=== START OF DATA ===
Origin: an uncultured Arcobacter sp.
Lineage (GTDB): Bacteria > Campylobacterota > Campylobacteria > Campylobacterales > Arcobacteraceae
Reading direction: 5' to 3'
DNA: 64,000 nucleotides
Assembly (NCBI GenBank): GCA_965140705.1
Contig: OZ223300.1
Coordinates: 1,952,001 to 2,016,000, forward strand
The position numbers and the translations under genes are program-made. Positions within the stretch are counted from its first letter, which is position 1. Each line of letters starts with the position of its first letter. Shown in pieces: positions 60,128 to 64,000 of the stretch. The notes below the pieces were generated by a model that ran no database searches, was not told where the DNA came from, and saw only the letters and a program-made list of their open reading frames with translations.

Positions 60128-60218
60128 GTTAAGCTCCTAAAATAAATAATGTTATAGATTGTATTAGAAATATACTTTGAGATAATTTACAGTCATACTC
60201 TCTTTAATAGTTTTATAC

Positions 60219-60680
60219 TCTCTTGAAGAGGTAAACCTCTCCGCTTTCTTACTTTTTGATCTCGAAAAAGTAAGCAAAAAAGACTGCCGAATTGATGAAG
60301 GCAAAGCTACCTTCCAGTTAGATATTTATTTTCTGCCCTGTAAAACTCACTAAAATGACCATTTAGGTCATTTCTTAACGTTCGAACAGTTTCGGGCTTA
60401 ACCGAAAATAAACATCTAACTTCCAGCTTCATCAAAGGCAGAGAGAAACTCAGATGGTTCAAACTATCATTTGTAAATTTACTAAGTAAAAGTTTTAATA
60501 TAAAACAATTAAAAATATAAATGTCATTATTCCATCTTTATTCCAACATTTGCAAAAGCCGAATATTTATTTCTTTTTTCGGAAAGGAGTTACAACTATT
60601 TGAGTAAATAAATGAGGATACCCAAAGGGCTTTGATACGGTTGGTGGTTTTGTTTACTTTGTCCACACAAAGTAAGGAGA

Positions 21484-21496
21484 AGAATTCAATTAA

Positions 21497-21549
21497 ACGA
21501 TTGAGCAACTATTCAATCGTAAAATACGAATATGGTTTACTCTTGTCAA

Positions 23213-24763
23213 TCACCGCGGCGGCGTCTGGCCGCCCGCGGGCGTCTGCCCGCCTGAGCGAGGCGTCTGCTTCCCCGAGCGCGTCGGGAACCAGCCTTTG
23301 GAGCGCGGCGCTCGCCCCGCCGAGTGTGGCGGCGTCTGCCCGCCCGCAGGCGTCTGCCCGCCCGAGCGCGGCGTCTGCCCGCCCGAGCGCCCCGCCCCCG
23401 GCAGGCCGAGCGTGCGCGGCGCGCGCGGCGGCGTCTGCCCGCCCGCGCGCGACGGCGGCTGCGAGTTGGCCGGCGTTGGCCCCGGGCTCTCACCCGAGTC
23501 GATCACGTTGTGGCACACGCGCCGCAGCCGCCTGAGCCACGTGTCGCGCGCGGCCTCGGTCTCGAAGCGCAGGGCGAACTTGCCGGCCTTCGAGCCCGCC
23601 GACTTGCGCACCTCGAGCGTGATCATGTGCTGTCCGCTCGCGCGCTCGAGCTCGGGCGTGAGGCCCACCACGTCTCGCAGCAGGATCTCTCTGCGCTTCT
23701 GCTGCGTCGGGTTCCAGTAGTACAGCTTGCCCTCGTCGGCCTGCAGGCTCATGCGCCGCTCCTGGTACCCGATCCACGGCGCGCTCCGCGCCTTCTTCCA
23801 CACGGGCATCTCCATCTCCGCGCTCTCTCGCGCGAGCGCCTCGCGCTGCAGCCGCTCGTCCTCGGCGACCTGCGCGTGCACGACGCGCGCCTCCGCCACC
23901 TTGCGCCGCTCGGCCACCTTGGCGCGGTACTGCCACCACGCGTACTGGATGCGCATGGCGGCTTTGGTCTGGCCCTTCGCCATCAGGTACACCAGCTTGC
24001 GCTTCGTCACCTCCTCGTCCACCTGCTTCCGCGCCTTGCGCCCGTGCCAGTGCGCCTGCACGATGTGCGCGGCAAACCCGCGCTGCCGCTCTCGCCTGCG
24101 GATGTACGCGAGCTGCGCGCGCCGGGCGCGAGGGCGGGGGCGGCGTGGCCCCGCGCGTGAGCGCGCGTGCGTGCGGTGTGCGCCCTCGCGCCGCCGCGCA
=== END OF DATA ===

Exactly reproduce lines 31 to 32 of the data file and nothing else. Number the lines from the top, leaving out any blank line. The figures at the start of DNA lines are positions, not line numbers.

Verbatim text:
23901 TTGCGCCGCTCGGCCACCTTGGCGCGGTACTGCCACCACGCGTACTGGATGCGCATGGCGGCTTTGGTCTGGCCCTTCGCCATCAGGTACACCAGCTTGC
24001 GCTTCGTCACCTCCTCGTCCACCTGCTTCCGCGCCTTGCGCCCGTGCCAGTGCGCCTGCACGATGTGCGCGGCAAACCCGCGCTGCCGCTCTCGCCTGCG